He sees them coming and backs away until the cold metal bars, scrap against his back. He begins to scream. He notices his mother’s grip begin to weaken. He is grabbed and carried away. “He” is referring to Nim, a chimpanzee who has been just been taken from his mother, Carolyn. Nim was removed from his mother for a research project led by Professor Herbe Terrace. This project featured a radical experiment aimed to teach a chimpanzee sign language. Although, the documentary Project Nim (2011), directed by James Marsh, has an objective to present the progress and results of this experiment, it also carries a purpose to inform the viewer on a message regarding the components of and differences between communication and language. Marsh uses specific
How to Survive a Plaque by David France and United in Anger by Jim Hubbard are both historical documentary films that talk about the history of the organization created called ACT UP. ACT UP is for the AIDS activist movement from people with all different perspectives such as people from the trenches to people having the disease and fighting it. The film was made to expand the news on the movement and to try to show the effect AIDS had on people. Interviews, footage of protests and speeches from the members of ACT UP were all recoded for these films. They were all personal and true stories that were told to help the future generations and to prevent something similar happening again. The people from ACT UP battled corporate greed, social indifference, and government neglect.
Of the original composers we discussed in class, the one that stands out the most for me is Alfred Newman and his music score for The Hunchback of Notre Dame. I have discussed this in an earlier paper, but the music used in the movie and in particular, the scene where Quasimodo is placed on display in the public square and is ridiculed by the villagers is the most memorable. The scene has very little dialogue, save for Quasimodo (Charles Laughton) begging for water. As the villagers mock his cries for help, the music comes in and suddenly captures the scene perfectly as the noise of the crowd fades out.
On the night of October 13th, I had the pleasure of attending a seven-person ukulele band performance at the Eisenhower Auditorium at State College. The ukulele is basically just a smaller version of a guitar, but capable of an impressive range on four stings. It was the first time that I got an opportunity to watch such a divine performance by artists from across the Atlantic. The group showcased a unique talent by finding the hidden beauty between old tunes and new songs, which were harmoniously fused together.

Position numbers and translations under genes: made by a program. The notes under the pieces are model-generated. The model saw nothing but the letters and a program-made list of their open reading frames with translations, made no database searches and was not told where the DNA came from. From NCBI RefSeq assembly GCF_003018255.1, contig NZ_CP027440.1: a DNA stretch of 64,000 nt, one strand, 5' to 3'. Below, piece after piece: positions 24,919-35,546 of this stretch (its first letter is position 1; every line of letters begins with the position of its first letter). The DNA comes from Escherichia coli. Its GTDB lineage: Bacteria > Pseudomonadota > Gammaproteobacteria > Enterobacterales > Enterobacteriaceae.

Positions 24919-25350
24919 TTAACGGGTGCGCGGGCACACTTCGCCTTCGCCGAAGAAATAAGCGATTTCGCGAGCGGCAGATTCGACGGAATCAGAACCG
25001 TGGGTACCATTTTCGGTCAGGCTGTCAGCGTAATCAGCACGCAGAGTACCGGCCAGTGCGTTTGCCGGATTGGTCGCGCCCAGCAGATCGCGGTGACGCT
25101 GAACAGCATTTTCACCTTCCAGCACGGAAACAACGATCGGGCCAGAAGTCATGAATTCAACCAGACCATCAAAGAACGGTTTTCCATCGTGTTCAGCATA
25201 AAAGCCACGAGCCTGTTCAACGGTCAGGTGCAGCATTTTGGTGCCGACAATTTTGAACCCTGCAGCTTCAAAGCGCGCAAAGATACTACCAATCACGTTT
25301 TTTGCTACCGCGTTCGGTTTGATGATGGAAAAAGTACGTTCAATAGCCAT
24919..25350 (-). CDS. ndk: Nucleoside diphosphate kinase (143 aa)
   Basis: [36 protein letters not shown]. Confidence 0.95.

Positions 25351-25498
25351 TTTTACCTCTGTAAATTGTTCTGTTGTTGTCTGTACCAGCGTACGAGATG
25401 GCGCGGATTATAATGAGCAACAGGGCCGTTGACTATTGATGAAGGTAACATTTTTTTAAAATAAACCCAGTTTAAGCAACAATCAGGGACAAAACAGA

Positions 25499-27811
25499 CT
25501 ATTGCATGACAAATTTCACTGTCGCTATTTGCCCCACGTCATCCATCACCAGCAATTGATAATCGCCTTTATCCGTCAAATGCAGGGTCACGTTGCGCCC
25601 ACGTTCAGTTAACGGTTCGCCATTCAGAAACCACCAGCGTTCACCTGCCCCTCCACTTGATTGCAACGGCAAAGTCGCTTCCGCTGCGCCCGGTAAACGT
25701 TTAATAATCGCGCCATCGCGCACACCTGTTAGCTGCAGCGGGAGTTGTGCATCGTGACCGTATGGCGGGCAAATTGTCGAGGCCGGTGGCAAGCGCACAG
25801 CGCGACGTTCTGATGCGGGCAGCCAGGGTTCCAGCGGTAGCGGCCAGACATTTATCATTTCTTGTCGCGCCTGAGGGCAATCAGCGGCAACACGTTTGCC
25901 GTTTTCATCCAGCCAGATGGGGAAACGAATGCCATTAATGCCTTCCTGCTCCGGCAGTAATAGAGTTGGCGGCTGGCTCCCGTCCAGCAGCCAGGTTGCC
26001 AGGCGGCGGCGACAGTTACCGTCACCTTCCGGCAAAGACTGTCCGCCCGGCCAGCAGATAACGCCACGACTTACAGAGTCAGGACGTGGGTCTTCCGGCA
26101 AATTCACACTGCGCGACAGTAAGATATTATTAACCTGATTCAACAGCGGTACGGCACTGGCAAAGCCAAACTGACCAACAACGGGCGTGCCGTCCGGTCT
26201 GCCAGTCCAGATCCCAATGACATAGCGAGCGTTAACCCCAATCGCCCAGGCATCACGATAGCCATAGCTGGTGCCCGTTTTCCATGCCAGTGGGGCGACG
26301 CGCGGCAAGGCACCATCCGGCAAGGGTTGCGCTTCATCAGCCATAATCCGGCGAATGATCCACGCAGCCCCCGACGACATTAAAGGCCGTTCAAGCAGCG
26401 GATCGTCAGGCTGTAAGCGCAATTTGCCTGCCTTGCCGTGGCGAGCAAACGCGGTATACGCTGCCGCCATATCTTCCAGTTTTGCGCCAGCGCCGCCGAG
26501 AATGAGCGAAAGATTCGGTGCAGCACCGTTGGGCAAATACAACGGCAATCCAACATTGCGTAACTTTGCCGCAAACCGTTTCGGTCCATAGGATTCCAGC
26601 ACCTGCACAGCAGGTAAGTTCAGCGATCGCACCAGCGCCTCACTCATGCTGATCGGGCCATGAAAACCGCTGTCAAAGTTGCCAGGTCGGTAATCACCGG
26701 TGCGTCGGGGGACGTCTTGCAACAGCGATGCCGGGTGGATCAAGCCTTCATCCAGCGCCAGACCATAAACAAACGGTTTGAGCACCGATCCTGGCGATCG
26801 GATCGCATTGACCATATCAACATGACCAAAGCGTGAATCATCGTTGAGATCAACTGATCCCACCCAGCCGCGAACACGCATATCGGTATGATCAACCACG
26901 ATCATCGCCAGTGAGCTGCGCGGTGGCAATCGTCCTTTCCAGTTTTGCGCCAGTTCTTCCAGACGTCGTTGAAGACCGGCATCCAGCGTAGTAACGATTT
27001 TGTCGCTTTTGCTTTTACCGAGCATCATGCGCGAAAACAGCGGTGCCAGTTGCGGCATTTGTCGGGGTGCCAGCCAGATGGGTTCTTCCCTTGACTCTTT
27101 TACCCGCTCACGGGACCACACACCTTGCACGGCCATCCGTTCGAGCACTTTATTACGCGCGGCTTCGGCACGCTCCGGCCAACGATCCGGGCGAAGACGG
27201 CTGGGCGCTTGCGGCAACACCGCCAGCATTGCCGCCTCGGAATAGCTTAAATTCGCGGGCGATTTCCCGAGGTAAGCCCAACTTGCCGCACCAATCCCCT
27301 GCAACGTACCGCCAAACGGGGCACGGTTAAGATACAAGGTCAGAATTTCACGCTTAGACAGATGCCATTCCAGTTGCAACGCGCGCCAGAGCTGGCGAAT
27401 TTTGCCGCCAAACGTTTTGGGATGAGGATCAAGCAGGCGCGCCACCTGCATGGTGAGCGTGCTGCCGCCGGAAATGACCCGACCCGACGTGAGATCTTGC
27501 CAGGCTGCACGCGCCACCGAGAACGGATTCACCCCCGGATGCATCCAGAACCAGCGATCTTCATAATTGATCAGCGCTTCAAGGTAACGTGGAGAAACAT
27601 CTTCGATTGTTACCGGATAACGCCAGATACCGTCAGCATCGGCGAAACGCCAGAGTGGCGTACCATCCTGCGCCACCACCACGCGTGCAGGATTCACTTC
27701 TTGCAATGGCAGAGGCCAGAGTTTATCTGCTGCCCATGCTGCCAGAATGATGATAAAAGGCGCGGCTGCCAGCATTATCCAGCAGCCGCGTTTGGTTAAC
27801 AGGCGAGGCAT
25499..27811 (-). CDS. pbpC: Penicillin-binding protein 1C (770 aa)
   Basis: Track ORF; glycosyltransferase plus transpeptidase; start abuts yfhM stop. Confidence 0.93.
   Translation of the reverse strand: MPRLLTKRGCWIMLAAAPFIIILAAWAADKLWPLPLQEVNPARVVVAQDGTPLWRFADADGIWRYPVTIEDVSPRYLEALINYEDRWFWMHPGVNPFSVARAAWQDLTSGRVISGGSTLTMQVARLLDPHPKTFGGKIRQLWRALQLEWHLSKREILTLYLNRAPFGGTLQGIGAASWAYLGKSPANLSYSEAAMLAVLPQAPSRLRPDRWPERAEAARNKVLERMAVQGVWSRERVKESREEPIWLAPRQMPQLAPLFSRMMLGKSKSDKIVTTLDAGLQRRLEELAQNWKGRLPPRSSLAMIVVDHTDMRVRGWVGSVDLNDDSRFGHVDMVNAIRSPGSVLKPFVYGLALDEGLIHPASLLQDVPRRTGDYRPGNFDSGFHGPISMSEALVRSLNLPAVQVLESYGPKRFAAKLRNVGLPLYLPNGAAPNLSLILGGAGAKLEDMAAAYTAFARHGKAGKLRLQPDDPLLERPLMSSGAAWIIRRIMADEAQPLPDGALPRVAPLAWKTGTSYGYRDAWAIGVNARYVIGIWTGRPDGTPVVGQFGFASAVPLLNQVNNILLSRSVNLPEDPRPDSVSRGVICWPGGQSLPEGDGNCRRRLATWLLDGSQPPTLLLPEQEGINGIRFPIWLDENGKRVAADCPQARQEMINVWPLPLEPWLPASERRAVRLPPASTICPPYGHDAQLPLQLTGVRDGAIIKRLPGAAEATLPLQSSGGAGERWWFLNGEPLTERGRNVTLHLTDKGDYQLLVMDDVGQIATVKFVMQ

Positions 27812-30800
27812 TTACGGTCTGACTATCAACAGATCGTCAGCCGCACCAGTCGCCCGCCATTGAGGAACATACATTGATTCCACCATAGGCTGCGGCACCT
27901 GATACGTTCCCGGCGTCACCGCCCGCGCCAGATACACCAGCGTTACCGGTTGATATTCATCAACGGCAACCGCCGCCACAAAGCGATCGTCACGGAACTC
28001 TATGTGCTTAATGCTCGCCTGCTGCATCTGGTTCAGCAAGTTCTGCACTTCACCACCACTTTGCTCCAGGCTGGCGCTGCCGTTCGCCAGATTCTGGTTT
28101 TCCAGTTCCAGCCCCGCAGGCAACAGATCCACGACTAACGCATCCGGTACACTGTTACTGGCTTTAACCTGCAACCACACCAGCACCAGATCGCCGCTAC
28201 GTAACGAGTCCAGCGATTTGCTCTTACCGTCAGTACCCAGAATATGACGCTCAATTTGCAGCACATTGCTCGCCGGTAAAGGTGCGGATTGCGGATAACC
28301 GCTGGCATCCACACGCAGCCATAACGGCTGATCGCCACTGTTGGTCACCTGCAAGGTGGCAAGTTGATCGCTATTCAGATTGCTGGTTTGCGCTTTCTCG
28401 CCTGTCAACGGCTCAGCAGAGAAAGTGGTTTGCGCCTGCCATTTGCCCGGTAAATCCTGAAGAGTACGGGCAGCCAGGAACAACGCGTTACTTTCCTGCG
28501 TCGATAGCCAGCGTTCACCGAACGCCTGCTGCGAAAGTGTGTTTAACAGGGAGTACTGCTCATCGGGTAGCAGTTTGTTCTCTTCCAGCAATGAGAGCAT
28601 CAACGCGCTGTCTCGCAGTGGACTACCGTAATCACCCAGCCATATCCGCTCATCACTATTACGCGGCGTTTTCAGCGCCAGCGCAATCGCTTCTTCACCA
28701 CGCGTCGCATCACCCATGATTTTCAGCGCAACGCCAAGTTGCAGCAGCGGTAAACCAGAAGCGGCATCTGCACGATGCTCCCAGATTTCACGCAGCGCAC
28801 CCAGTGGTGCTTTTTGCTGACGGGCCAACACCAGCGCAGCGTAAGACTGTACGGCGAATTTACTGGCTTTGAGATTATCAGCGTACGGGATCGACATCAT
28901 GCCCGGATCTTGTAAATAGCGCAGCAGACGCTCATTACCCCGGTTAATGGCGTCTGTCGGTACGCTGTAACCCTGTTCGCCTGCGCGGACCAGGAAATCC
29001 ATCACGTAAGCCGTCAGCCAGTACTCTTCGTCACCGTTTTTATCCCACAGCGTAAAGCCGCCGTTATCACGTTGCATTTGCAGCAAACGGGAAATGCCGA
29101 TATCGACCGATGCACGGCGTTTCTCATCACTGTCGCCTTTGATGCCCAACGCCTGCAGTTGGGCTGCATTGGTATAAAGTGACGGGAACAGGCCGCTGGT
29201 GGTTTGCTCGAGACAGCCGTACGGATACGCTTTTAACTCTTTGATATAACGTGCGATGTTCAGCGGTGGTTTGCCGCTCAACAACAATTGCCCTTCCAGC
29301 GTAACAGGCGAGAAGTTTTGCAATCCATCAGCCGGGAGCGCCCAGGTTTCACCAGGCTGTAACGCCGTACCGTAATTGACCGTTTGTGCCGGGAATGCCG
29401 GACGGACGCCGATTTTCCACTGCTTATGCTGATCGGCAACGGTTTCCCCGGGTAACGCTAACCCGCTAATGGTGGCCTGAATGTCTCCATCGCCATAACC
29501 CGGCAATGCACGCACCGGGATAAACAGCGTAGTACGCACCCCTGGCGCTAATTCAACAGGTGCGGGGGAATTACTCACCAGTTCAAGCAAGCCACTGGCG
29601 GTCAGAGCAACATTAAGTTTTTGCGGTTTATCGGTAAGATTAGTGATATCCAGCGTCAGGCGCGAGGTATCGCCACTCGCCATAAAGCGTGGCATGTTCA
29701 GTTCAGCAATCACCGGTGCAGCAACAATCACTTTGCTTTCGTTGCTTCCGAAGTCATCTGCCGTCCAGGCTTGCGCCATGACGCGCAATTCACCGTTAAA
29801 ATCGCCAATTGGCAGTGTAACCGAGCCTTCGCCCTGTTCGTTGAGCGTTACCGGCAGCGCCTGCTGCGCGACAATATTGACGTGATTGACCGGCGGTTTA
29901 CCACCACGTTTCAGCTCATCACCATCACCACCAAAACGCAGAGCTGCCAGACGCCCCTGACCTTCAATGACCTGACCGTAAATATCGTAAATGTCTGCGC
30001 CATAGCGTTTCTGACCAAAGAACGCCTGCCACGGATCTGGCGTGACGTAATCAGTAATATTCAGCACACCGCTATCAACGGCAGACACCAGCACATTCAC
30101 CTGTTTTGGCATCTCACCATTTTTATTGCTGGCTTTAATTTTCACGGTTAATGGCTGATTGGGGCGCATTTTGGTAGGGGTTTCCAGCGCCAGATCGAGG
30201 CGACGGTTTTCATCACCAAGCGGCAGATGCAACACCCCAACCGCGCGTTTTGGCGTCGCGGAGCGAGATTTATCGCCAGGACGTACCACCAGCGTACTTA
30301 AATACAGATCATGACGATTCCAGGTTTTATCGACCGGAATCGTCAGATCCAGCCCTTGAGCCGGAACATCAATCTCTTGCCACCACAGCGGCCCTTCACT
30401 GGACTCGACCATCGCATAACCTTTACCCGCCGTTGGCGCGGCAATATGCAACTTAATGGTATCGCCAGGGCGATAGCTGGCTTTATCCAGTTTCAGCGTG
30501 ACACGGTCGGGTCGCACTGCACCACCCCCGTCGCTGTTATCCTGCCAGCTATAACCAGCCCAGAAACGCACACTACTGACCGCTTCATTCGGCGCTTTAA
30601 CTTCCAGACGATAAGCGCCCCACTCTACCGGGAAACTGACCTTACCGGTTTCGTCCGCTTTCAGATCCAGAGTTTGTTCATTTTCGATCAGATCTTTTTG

A comparison of the Beijing Opera and the Italian Opera reveals a significant contrast in almost all fundamental areas of music between the two examples. Because of cultural influences, the two performances share little commonalities, as the timbre, medium, elements of pitch, rhythm, dynamics, form and phonic structure are definitely not similar. For instance, the musical and physical performance dynamics of the Beijing opera music are forceful, the timbre is loud, tinny and harsh, the rhythm is lively and vigorous, while the Italian Opera music has a gentle dynamic, steady and rolling rhythm and an emotionally deep timbre. One commonality that is noted for both examples, is the powerful delivery of the entertainment.
I attended to a concert performed by the San Francisco Symphony Youth Orchestra on November 13th this year. This concert took place in the Davies Symphony Hall in San Francisco. I chose to attend to this concert because I have never been to a performance by any youth orchestra, I was curious to see how their performance would compare to other orchestras.
For the concert performance I went to go see David Boyce playing with Scott Foster Quartet and they played songs composed by Joe Henderson; such as Recorda Me and Y Todavia la Quiero. All the pieces that were played were amazing some that were a slow paced but with amazing rhythm while some fast paced that made me tap my toe and shake my head out of enjoyment; both with beautiful music. While the band played Recorda Me, they really emphasized the soprano sax despite that every instrument had their own part as background. The tempo of the song was a medium tempo it was not extremely fast or slow. Then the unity and variety of the band was great not everyone was playing the same bar but all added something to the song. Despite they played unique parts, they also had some segments